- Kingdom: Animalia
- Phylum: Arthropoda
- Class: Arachnida
- Order: Araneae
- Suborder: Araneomorphae
- Family: Gnaphosidae
- Genus: Scotophaeus
- Species: Scotophaeus blackwalli
Other Common Names
Mouse Spider, Stealthy Ground Spider, Ground Spider
Tamerlan Thorell, 1871
There have been 52 confirmed sightings of Scotophaeus blackwalli (Mouse Spider), with the most recent sighting submitted on October 26, 2019 by Spider ID member mamawnanna. The detailed statistics below may not utilize the complete dataset of 52 sightings because of certain Scotophaeus blackwalli sightings reporting incomplete data.
- Web: 6% of the time, Scotophaeus blackwalli spiders are sighted in a spider web (Sample size: 32)
- Sex: 12 female and 3 male.
- Environment: Scotophaeus blackwalli has been sighted 7 times outdoors, and 25 times indoors.
- Outdoors: Man-made structure (7).
Location and Range
Scotophaeus blackwalli (Mouse Spider) has been sighted in the following countries: Ireland, United Kingdom, United States.
Scotophaeus blackwalli has also been sighted in the following states: California, Colorado, Oregon, Washington.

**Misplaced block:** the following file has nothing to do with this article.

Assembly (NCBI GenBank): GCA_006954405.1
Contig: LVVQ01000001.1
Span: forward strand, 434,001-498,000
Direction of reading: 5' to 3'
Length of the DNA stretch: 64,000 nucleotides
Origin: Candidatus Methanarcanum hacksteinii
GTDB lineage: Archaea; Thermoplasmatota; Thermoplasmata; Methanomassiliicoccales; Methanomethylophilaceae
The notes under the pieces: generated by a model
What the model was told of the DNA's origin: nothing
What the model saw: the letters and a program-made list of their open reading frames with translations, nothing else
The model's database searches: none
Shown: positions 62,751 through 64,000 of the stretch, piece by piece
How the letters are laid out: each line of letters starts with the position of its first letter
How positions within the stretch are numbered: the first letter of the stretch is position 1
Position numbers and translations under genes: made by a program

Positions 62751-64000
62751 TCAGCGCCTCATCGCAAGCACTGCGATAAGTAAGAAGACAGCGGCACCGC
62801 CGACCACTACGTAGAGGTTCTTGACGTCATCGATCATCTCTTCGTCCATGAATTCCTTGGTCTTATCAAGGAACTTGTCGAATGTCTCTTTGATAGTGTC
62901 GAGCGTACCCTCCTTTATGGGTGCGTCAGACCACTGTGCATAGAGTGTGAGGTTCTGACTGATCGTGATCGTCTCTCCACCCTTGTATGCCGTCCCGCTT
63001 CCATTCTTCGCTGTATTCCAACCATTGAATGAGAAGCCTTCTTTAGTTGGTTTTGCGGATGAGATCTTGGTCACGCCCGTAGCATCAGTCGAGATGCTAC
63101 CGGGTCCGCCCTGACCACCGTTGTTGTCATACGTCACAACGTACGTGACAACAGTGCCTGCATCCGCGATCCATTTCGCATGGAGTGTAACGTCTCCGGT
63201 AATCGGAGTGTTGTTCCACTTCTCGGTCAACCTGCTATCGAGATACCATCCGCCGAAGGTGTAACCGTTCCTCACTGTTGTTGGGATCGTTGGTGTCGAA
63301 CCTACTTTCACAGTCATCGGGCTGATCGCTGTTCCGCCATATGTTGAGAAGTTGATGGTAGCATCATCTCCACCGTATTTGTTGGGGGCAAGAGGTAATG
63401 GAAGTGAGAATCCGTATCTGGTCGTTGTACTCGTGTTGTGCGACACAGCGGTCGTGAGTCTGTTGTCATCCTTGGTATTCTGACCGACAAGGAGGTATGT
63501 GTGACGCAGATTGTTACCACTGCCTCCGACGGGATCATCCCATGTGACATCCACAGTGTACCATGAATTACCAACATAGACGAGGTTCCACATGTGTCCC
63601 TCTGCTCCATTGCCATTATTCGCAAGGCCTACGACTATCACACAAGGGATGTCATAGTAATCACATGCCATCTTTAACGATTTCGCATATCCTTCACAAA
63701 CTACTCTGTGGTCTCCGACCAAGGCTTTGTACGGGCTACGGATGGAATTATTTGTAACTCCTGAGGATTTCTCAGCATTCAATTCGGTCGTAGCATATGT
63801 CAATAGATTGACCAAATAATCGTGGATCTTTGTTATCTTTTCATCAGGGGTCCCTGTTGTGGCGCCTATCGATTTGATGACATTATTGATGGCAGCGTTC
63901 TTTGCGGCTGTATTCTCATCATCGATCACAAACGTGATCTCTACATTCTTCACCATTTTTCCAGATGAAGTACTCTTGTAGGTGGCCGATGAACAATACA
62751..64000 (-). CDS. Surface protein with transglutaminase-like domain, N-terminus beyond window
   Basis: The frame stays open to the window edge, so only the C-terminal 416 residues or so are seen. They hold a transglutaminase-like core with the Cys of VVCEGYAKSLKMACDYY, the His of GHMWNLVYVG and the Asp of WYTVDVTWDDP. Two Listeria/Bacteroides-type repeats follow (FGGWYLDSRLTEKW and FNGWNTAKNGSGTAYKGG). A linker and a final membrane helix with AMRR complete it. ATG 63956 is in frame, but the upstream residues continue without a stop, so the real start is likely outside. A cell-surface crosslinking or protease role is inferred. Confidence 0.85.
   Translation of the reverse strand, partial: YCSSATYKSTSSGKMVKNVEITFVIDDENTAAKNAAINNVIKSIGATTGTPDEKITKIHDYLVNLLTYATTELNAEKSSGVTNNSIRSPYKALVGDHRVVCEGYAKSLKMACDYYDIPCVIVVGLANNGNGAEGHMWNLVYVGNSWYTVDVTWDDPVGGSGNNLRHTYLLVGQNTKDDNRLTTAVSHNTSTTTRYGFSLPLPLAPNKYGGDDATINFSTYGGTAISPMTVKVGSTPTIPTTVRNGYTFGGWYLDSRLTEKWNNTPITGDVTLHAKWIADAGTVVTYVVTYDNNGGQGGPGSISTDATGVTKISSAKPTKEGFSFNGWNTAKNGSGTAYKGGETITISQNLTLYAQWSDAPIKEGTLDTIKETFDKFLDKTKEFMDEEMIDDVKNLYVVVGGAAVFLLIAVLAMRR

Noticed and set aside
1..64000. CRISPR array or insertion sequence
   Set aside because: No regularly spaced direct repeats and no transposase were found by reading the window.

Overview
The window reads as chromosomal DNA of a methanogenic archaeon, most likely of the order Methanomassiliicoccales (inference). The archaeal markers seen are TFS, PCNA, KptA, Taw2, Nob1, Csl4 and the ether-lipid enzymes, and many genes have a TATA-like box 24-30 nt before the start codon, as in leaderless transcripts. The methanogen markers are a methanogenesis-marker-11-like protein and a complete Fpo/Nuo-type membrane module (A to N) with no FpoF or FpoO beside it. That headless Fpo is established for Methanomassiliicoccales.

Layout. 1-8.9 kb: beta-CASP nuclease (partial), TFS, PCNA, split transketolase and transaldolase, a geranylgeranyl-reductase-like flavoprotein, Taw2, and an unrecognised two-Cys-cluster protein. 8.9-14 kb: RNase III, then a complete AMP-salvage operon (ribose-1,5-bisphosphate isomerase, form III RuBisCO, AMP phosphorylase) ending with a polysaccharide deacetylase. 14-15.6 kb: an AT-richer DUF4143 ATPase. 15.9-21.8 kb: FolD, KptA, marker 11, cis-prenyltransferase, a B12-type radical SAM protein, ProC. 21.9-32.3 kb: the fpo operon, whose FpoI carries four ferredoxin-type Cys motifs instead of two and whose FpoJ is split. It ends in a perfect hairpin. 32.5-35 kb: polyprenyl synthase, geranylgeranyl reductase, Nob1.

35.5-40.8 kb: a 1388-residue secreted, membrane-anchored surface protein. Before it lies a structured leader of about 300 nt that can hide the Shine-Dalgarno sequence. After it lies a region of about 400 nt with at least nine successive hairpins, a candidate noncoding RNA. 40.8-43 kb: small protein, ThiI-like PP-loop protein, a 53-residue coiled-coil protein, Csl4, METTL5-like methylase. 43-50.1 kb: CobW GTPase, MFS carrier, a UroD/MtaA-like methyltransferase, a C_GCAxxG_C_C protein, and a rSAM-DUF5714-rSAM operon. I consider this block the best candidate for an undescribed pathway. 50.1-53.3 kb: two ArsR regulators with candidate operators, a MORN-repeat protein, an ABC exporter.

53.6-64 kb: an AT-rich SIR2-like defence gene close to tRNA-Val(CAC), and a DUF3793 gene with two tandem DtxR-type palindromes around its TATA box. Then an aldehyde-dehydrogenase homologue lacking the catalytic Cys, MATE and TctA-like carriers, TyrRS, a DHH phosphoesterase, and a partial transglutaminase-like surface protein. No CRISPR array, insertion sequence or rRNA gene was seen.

Scotophaeus blackwalli has been primarily sighted during the month of May.
- February: 1
- March: 2
- April: 8
- May: 18
- June: 4
- July: 6
- August: 3
- September: 1
- October: 6
- Important note: there are dangerously venomous mygalomorph (primitive) spiders in the genus Missulena, family Actinopodidae, that are also nicknamed “Mouse Spiders.” They are found in Australia and one species in Chile and, aside from also being spiders, don’t have much in common with the relatively innocuous Scotophaeus blackwalli.
- The abdomen appears velvety and soft, and the spider often runs in quick “starts-and-stops,” similar to a mouse along the perimeter of a room; this is likely where the nickname “Mouse Spider” comes from.
- Spider is fast, agile, and difficult to catch, let alone photograph.
- Female chooses a safe, dark place to deposit her eggs and builds a silken “chamber” around herself. Within the chamber, she attaches a thin disc of silk to a flat surface. She then deposits her eggs onto the center of it and finishes off by covering them all with a thicker layer of silk about 10-12 millimeters in diameter. Contains anywhere from 50-130 eggs.
- Sometimes scavenges already dead insects. The British naturalist and arachnologist, W. S. Bristowe, remarked that he knew of several cases where lepidopterists had caught the spiders eating their pinned specimens during the night (Bristowe 1958).